The objective of the project is to illuminate the complex processes involved in the emergence and development of Standard languages. Individual accounts of emerging Standard languages in, for instance, Early Modern Europe (cf. Deumert and Vandenbussche, eds., 2003) attach great importance to the role that language policies and authorities with power and prestige play in the standardisation processes (language history “from above”), while more covert factors such as the effects of national and international trade, work migration, and the book trade, have often been marginalised. By using the example of the emergence of Standard English, this project explores the role of such factors in the origin and spread of a formal written Standard. To this end, a novel inter-disciplinary approach will be applied that combines historical linguistics, socioeconomic history and textual history. As this project explores an alternative history of language standardisation in England, the focus that was traditionally on the pre-eminent urban community – London – will be shifted to regional centres. More precisely, urban vernaculars of major regional centres with high levels of literacy and text production (manuscripts as well as printed texts from 1476 onwards) will be systematically investigated over the period 1400-1700 with respect to factors such as time, text type, and migration patterns The study focuses on the vernaculars of York (North), Bristol (Southwest), Coventry (West Midlands), and Norwich (East Anglia). A comparison of the results of these longitudinal studies, and results from studies on London English, is expected to (a) clarify our understanding of the origin and spread of formal written English, and (b) make a fundamental contribution to the field of language standardisation in general. Moreover, new empirical English data from the period c. 1400-1700 will be made publicly available in the form of electronic corpora.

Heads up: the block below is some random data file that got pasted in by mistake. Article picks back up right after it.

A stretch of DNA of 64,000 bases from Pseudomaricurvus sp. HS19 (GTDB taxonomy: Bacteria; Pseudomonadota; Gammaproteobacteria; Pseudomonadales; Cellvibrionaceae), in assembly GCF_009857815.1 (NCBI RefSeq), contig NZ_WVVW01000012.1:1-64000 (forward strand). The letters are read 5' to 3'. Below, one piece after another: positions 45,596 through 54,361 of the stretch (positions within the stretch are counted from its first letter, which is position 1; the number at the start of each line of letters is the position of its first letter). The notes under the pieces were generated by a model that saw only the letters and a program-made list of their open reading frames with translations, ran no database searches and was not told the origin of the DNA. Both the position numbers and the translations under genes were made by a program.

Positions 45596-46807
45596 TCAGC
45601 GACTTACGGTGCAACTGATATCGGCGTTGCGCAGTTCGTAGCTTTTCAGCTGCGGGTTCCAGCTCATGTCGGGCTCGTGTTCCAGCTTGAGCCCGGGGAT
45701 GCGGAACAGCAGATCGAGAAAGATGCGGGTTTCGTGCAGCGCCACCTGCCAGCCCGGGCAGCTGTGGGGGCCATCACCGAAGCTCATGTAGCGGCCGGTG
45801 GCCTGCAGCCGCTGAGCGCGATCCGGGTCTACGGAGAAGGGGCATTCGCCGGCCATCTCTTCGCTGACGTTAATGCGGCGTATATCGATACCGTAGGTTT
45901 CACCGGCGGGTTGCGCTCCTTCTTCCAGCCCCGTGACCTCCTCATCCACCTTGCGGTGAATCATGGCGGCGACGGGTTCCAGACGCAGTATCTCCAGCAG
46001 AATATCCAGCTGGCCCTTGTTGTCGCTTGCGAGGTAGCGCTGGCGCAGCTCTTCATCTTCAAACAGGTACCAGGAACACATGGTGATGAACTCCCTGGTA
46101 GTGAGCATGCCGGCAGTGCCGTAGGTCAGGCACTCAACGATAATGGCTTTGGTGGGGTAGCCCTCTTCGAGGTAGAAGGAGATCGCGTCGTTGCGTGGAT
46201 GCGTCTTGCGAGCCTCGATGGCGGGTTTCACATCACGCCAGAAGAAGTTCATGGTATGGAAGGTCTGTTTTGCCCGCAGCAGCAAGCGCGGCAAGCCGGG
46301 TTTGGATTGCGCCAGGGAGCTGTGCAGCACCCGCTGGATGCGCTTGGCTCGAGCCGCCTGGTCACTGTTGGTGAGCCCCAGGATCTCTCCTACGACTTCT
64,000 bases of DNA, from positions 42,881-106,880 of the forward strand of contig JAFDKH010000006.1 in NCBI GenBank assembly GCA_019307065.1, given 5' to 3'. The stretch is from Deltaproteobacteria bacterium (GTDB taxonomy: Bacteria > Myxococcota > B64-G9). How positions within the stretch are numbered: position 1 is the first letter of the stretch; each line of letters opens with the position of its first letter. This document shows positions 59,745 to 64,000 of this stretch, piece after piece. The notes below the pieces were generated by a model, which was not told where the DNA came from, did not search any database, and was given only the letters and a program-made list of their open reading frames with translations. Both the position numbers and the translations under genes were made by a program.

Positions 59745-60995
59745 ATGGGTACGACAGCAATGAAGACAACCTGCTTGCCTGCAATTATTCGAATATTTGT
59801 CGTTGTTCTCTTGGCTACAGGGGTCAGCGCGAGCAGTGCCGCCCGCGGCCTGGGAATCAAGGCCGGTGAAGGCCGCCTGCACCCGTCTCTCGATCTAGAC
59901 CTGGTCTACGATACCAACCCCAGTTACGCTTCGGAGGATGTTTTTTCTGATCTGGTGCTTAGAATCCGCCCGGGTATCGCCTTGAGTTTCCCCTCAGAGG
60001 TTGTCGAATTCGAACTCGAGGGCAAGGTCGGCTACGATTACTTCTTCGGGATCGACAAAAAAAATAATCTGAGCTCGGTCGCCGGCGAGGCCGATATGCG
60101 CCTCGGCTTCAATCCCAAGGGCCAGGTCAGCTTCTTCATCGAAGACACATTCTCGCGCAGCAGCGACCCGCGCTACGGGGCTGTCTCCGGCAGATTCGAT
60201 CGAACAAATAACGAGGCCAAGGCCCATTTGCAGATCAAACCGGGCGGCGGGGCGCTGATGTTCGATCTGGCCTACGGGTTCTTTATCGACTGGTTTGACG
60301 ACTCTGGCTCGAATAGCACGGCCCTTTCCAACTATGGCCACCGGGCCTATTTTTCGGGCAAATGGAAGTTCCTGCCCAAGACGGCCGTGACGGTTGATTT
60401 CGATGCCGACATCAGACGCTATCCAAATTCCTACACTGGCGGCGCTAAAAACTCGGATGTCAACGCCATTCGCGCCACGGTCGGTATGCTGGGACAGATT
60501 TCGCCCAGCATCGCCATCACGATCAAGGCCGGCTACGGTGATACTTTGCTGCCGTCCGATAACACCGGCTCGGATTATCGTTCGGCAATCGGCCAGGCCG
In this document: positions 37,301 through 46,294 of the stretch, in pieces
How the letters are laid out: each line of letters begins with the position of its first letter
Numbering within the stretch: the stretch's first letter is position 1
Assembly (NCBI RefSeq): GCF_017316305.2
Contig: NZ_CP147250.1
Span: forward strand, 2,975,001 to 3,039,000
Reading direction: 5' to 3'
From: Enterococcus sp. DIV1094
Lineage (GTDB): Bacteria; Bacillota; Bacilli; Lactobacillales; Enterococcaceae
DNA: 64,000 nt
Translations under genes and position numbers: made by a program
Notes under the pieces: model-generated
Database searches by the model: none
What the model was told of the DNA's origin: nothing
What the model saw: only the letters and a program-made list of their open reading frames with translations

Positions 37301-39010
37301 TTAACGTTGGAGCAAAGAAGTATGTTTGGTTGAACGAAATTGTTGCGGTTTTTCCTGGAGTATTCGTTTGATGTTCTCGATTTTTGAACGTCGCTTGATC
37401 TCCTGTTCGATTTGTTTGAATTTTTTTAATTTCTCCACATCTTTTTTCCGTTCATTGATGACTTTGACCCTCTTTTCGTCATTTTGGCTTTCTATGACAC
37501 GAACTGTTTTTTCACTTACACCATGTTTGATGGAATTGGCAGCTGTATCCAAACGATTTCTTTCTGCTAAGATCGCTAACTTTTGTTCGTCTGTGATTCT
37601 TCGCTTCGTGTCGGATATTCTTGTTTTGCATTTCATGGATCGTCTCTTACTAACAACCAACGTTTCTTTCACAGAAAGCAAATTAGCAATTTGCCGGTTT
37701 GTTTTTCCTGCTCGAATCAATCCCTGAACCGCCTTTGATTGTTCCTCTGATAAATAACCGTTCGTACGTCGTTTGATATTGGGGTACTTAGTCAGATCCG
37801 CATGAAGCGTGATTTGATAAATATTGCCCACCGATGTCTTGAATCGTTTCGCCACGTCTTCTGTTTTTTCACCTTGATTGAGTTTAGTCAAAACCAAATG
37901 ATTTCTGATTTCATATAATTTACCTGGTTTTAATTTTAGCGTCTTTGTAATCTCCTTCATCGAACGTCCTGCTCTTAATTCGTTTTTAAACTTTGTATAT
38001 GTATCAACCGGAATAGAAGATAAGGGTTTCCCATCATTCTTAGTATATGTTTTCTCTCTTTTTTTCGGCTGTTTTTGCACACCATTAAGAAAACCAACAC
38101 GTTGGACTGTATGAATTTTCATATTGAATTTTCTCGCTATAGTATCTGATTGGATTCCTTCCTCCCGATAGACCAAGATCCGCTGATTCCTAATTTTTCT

In order to unravel the complex processes involved in the emergence and development of Standard languages, as illustrated by the case of English, a number of questions need to be answered:
Q1 In what ways and to what extent did historical urban vernaculars – notably York, Bristol, Coventry and Norwich (as well as London) – have an effect on the shaping of written Standard English?
To be able to answer Q1, the following research questions need to be addressed first:
Q2 What internal variation (spelling, morphology, syntax and lexis) do Middle English and
Early Modern English written sources from York, Bristol, Coventry and Norwich exhibit?
The focus will be on variation with respect to time, text-type and, data permitting, gender
and social stratification.
Q3 What patterns in the diffusion of language change can be determined (a) in the selected
urban vernaculars and (b) from them into the emerging supra-local norm?
Q4 How can we account for the dissemination of (selected) linguistic features? Both internal and external factors of language change will be scrutinised.
These questions will be tackled in four sub-projects, the ultimate findings of which allow us to answer the main research question (Q1):
Even though two sub-projects have already been completed, the team continues the collaboration on the project. More details on project activities and results can be found here: unil.ch/emst.